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September may not be the first month of the year, but it’s the starting place for a lot of people. Kids go back to school. Routines are re-established. Everyone starts to get serious about closing some business by the holidays. In the September series, Set the Tone, we’ll explore techniques to get your life in order.

Reverend Karyl Huntley is a strong advocate for change, but there’s a catch. To create Divine Order, you must engage four different modalities, your: (1) beliefs; (2) feelings; (3) speech; and (4) action. The trick is to get all four working at once. In fact, you must do so to invite Good into your life.

She makes an important point. We’ve all seen people out of balance. They have powerful feelings, but their emotions dominate their speech. They have a wonderful vision based on high-minded beliefs, yet can’t marshall those ideas into action.

If you’re using September as a reboot, the first place to start is your core values. Can you quickly name three of yours?

“Clean up your messes.”

“Sometimes, you’re wrong.”

“When the job is done, walk away.”

Do these statements sound like old-fashioned advice? Well, they kind of are. They’re part of Leroy Jethro Gibbs personal code, known by the staff of “NCIS” as “Gibbs’ Rules.”

There’s always a back story to Gibbs’ Rules – it’s part of what makes them interesting. The same idea applies to knowing your core beliefs. If life is ultimately organized around what we value, we must understand what’s driving us.

Author Louise Hay once had a curious conversation with a woman attending a workshop. The woman came to the microphone desperately searching for advice about her workplace.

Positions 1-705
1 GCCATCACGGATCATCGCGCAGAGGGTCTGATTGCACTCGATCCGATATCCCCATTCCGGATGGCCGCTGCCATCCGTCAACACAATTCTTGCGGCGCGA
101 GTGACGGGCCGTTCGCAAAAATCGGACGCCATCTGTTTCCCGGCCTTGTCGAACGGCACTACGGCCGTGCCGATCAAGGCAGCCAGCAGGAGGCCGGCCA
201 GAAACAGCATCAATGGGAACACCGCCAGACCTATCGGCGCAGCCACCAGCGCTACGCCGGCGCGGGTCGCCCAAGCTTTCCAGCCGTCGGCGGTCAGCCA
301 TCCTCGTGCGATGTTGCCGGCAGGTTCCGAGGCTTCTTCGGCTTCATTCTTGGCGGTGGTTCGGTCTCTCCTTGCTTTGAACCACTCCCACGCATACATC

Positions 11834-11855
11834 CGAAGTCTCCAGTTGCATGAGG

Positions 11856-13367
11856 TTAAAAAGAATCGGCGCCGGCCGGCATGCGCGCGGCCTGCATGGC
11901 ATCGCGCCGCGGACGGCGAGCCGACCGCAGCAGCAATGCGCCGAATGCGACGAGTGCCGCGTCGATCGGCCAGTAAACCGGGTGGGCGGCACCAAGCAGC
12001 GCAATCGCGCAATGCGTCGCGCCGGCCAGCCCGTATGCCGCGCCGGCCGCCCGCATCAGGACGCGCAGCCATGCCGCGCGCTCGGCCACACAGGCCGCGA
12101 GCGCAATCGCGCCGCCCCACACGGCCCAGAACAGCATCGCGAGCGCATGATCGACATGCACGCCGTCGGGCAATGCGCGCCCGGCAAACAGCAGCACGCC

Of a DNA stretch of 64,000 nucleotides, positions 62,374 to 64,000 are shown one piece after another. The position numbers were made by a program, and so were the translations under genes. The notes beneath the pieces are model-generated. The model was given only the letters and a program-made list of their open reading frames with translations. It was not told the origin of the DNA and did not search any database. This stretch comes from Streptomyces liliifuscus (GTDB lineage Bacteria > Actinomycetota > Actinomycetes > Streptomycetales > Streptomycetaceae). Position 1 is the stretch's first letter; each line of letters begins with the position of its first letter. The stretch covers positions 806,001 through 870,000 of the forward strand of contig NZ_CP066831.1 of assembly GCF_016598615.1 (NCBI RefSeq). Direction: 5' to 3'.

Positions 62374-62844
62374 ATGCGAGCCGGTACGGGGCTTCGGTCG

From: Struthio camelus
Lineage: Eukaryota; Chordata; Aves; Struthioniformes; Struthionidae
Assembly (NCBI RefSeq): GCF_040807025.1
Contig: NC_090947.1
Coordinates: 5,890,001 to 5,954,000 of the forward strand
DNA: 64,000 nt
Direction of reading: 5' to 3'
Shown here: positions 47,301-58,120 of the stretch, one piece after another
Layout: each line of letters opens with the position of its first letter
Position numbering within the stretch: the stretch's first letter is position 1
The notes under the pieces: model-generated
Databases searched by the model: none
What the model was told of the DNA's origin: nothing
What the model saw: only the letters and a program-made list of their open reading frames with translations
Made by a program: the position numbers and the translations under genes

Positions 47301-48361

“I try to be positive, but everyone is so negative. They can be really awful!”

Louise gave her a few suggestions along with some encouragement. She shook her head. “I’ve tried things like that, but nothing seems to work.”

Louise tried another idea or two, but she was quickly dismissed. She suddenly changed her approach. She calmly asked the woman, “Why are you there?”

Silence. The questioner stalled time by repeating Louise’s question. “Why am I there?”

Louise persisted. “Yes. If things are so bad, why are you there?”

The questioner stammered. Finally she admitted, “Uh, I like it there.”

Their pointed exchange shows how challenging it can be to harmonize beliefs with everyday life. To her surprise, the questioner came to face to face with her choices. Staying at a job conflicting with her values was as much a problem as the office gossip. It’s hard to get to the high road when you spend your day knee deep in the drama ditch.

So, do you have your own set of Gibbs’ Rules that set the tone for your life? This week, dig deep to find a few graceful, sustainable values. Start choosing beliefs that will be the rocket fuel for your feelings, speech and action. And be sure to work in rule #5: “Don’t waste good.”